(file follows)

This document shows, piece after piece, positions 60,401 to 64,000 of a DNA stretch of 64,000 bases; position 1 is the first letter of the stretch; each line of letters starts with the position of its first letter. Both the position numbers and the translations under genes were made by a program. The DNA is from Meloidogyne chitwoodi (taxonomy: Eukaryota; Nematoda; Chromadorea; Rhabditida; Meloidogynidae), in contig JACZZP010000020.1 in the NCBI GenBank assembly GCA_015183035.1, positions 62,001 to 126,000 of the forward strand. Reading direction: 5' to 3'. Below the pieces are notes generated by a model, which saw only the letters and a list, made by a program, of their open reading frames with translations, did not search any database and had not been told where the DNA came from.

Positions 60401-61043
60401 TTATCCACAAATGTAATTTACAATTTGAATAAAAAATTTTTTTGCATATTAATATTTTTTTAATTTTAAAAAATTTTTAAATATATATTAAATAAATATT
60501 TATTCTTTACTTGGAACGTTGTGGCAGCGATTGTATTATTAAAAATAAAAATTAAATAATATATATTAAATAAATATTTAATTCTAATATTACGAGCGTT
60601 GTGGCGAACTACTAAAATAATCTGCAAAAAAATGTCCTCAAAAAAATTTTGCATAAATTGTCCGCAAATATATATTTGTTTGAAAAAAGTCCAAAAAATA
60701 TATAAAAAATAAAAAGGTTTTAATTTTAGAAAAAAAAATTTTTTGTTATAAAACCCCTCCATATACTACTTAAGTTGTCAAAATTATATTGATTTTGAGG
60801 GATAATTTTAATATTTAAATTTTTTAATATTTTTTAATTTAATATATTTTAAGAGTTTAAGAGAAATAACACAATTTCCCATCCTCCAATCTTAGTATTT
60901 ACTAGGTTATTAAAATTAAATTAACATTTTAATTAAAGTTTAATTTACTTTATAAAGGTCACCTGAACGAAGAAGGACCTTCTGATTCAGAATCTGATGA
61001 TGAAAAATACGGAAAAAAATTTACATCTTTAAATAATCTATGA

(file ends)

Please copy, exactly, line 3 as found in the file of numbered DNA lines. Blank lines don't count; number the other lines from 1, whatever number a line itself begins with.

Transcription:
60401 TTATCCACAAATGTAATTTACAATTTGAATAAAAAATTTTTTTGCATATTAATATTTTTTTAATTTTAAAAAATTTTTAAATATATATTAAATAAATATT